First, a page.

Skin: It's our body's largest organ. It protects us by keeping fluids in and harmful microbes out.
Sometimes, due to our environments and genes, our skin gets, well, unhappy. But how can you tell the difference between a minor rash and a more serious condition? Read our quick rundown of five common skin conditions and what they look like. Also, be sure to talk to a dermatologist, a doctor who specializes in skin conditions, or other health care provider for a full diagnosis and care.
Hives are pink, itchy bumps that can appear anywhere on the skin and last for less than 24 hours. They may be caused by some food allergy, infection, or medications. Hives are common and often go away on their own.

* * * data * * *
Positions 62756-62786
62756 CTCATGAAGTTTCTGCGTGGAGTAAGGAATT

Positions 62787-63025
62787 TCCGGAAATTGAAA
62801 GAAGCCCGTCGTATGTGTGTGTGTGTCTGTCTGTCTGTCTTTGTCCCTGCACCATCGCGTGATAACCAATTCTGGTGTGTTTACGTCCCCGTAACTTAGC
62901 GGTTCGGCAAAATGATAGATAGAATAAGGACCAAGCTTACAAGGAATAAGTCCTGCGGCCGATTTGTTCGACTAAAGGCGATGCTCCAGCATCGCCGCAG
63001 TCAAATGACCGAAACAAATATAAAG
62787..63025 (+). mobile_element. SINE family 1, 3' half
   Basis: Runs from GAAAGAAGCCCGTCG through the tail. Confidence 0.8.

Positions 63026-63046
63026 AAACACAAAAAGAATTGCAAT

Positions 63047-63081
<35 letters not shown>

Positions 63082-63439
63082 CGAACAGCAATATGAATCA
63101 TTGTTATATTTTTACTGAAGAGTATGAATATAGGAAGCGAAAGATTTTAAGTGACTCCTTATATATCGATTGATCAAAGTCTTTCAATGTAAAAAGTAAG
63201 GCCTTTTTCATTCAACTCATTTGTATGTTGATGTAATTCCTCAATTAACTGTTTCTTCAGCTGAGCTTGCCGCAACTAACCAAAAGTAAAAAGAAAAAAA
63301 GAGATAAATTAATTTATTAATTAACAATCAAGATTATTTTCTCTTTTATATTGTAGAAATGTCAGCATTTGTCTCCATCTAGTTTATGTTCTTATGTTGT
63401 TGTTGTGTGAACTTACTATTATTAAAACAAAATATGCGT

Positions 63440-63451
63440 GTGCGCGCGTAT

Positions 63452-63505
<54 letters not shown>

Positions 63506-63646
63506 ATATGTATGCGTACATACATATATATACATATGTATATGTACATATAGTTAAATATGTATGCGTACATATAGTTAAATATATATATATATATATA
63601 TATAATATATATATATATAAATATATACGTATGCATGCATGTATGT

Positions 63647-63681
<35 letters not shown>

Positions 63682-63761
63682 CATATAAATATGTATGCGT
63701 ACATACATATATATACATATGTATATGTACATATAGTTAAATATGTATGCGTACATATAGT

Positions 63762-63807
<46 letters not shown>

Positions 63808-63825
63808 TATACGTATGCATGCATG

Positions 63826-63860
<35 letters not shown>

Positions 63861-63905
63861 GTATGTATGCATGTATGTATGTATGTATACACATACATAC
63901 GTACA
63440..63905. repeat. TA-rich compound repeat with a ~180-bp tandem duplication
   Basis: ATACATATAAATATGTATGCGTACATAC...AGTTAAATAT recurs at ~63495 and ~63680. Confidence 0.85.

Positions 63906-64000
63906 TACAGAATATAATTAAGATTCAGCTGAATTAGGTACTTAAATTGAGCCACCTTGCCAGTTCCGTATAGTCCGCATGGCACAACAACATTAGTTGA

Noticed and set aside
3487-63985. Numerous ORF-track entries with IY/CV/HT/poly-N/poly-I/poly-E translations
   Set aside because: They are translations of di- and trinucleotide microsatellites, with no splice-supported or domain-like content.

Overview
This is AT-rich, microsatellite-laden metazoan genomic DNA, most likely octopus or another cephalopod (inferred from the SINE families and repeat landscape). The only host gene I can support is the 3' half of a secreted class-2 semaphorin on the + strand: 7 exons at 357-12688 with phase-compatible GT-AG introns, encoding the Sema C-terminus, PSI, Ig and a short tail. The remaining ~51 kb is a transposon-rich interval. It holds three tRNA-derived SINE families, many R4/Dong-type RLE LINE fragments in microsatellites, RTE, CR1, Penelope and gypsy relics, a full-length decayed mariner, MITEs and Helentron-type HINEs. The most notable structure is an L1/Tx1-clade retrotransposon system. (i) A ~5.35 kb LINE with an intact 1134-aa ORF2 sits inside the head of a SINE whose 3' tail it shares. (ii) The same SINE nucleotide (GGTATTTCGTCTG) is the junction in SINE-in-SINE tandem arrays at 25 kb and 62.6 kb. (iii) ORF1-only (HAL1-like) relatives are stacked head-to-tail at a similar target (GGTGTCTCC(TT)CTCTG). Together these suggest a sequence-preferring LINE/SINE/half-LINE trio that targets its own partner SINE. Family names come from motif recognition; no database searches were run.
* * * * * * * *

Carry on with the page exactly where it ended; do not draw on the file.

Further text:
Eczema, or atopic dermatitis, often begins before age 5 and may continue as kids get older. For some people, the raw, sensitive, and inflamed skin may cause severe itching at night. It often happens on the face, inside the elbows, behind the knees, and on the hands and feet.
Contact dermatitis may have well-defined borders and appears when your skin touches a foreign substance (dyes, soaps, latex, poisonous plants). The resulting rash may be itchy and red, and oozing blisters may develop. The reaction most often occurs 24 to 48 hours after the exposure.
Psoriasis consists of thick patches of rough, scaly skin, most commonly on the scalp, elbows, knees, and lower back. These patches can be itchy and painful and may bleed when scratched. Psoriasis sometimes runs in families and can be associated with arthritis that often involves the fingers, toes, or spine.
Dry skin occurs when your skin loses too much water and oil. It can happen at any age. The rough, cracked, and itchy skin may be caused by cold, dry air; washing your hands often; harsh soaps or detergents; and aging. As we get older, our skin makes less natural oil.